Lightning Source (LSI) is a print-on-demand printer that’s widely used by self-publishers, small presses, and self-publishing companies. Some large trade publishers also use LSI to keep their backlists in print. LSI is not a publisher. It’s a printer that will deal only with publishers.
An advantage to working with LSI over other POD printers is that it’s part of the Ingram Book Group, the company most bookstores turn to when ordering books. If your book is available through LSI, Ingram lists it. LSI also offers distribution to all the major online bookstores in the English markets (but not Chapters/Indigo; I’ll post about that at a later date). They handle everything—you never have to ship a book yourself.
It’s not a bed of roses. Printers like LSI won’t hold your hand. They expect you to provide them with print-ready files. They will not edit your book, typeset your book, design your cover, or anything like that. All of that is up to you. They might provide help in the form of templates or FAQs, but that’s it.
Whether to use a POD printer or an offset printer, and whether to use LSI specifically, is something you’ll have to decide for your book. The choice can differ from book to book, depending on your goals for the book and other factors. Based on my goals for my first book, I’ve decided to use LSI to print it. I’m using Aaron Shepard’s book, Aiming at Amazon, as a guide. I highly recommend Shepard’s book if your focus will be selling your books online. Read it before you do anything else.
So, I recently signed up with LSI and thought I’d briefly touch on the experience here. I don’t have much to say because it’s a straightforward process that’s mainly done online. You must have established your company and obtained your ISBN prefix before signing up with LSI. Remember, LSI will only work with publishers. It doesn’t work with individual authors. Yes, if you’re a self-publisher, this is a matter of semantics—it’s called playing the game.
To get started, go to the Lightning Source website and look for a New Client item along the top menu (if you’re not in North America, go to the appropriate international site). There should be an option under the New Client menu for opening an account. You’ll be asked a few simple questions that many believe are there to weed out those who think LSI is a publisher. After answering the questions, your application will be reviewed and you’ll be contacted by email. I presume that if LSI thinks you’re actually looking for a publisher, the email will be along the lines of “Sorry, we’re not a publisher” and the application will be rejected. If not, you’ll receive an email from a sales rep instructing you to sign into LSI to continue the application process.
Now things get more serious. The questions are more detailed. They’ll want to know the nitty-gritty about your company, things like its address, phone number, contact person, etc. They’ll also want to know how you’re going to pay them. You can provide a credit card or apply for credit. Fortunately LSI displays a list of what information it wants right up front, so you can gather the information you’ll need before you begin this part of the application process.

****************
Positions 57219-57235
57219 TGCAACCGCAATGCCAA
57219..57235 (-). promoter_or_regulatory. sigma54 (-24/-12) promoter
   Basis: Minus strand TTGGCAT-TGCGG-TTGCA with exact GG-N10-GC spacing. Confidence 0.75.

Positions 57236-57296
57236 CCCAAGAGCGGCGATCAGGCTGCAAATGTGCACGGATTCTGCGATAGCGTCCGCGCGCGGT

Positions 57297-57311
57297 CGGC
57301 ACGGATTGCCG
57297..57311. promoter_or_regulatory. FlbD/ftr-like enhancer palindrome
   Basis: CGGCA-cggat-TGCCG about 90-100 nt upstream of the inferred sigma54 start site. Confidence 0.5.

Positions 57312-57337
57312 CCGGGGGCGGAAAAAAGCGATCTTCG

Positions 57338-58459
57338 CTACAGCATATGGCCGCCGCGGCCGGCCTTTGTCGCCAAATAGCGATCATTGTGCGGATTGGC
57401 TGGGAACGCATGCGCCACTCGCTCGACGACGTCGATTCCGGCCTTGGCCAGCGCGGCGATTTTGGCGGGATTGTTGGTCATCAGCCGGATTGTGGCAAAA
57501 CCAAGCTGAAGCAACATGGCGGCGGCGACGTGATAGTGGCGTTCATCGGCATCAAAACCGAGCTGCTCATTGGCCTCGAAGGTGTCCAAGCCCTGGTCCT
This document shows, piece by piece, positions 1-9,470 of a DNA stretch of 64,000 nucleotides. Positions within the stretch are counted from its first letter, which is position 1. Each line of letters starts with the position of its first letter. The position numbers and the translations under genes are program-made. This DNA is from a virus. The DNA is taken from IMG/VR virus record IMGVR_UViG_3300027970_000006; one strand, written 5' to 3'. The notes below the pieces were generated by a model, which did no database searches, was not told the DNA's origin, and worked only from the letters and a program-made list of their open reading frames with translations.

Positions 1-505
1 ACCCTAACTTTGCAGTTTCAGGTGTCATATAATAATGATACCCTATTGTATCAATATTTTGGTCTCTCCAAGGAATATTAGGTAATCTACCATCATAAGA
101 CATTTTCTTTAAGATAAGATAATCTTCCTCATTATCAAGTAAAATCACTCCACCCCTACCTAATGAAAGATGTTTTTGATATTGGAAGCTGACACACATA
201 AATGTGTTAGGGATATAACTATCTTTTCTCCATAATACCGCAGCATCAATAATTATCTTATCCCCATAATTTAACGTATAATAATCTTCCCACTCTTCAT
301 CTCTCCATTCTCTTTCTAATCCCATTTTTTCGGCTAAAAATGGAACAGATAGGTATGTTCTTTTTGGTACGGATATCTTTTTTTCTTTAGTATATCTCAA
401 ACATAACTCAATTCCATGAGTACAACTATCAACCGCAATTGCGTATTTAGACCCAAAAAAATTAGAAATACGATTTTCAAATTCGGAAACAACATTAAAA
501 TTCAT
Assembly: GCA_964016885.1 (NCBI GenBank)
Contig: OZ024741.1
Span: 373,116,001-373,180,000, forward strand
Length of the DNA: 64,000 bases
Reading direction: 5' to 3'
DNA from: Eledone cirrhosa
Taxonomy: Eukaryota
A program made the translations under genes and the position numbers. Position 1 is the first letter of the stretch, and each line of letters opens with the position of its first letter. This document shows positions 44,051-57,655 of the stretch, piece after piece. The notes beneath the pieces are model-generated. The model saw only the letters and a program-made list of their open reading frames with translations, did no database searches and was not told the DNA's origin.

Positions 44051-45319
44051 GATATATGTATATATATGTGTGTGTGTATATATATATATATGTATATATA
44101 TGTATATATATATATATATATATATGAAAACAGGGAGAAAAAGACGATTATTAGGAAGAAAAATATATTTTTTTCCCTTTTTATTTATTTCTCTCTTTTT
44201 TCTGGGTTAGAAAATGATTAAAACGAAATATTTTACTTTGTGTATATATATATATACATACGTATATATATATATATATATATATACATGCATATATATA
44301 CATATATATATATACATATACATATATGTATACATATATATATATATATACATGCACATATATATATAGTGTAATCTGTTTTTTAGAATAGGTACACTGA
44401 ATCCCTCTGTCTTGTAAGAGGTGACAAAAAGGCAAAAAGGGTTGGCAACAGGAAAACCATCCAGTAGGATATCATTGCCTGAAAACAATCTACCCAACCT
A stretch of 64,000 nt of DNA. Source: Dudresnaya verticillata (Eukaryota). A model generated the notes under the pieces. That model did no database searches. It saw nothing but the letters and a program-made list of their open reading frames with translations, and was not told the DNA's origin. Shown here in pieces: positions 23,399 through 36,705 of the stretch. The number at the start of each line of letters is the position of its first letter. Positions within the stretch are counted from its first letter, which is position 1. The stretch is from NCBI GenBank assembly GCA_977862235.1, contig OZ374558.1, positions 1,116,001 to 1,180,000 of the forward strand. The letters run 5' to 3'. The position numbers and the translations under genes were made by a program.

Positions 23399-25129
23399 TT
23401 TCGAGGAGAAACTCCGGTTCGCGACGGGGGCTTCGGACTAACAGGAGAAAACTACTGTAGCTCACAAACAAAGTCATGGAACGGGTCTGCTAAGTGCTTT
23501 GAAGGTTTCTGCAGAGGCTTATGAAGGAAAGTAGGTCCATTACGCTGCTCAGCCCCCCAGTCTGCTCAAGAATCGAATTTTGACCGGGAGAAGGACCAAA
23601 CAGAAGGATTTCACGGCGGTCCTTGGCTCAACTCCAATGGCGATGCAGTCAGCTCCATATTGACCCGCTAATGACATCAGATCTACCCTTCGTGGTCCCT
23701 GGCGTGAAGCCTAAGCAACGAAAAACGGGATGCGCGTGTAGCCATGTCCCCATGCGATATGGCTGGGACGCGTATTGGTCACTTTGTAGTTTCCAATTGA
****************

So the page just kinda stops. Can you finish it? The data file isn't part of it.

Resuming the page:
At this stage you’ll also sign up for one or more distribution options. You can always opt in or out of agreements later by contacting your sales rep, so the choices you make here aren’t cast in stone. If you want LSI to ”distribute” your books to online bookstores, opt in to the wholesale option. If you want to order books directly from LSI and have them shipped to anywhere in the world (including to you), opt in to the publisher distribution option. You can also opt in to an eBook distribution option.
LSI offers other distribution options, but not during the new application process. For example, there’s a Canadian Distribution option (though nobody’s sure what that does yet) and an option to have your book distributed through the Espresso POD machines. If you’re interested, you can contact your sales rep and sign those agreements later.
After filling out the forms online, the application process will pause again. You’ll receive an email with copies of the forms you just filled in. You have to sign them and then fax or mail them back. I don’t have a physical fax machine. I use a scanner and MyFax, a virtual fax company. So I printed the forms, signed them, scanned them, and “faxed” them back.
Once they’ve reviewed your forms and are satisfied that you’ve signed everywhere you’re supposed to, they’ll activate your account, assign you a sales rep, customer support rep, and credit rep, and you’re ready to go. That’s the stage I’m at now. Once I have my print-ready files, I can upload them.
I’ve hired someone to do the interior design (typesetting) and book cover for me. It came down to a matter of time. I own InDesign, but I’m not too familiar with it. If I had more time, I probably could have typeset the book myself and may do so for future books. I simply don’t have the time for this one. As for the cover, I’ll always outsource that. Graphics/art isn’t one of my strong points.
If you’d like to typeset the book yourself and can’t afford a program like InDesign, which is quite expensive, you might consider a free program like TeX, though apparently it has a hefty learning curve. Another possibility is to use Word. Some people swear that you can decently typeset books using Word; others are adamant that a book typeset with Word will never look good. If you do decide to go with Word, you might want to check out Aaron Shepard’s book, Perfect Pages. I haven’t read it, but those in the know usually recommend it when someone is inquiring about typesetting with Word.
If you’re looking for an offset printer, not a POD printer, head on over to RJ Self-Publishing or Pete Masterson’s list of book printers. In fact, Pete’s site is a great place to visit to learn more about printing, regardless of whether you’re going POD or offset.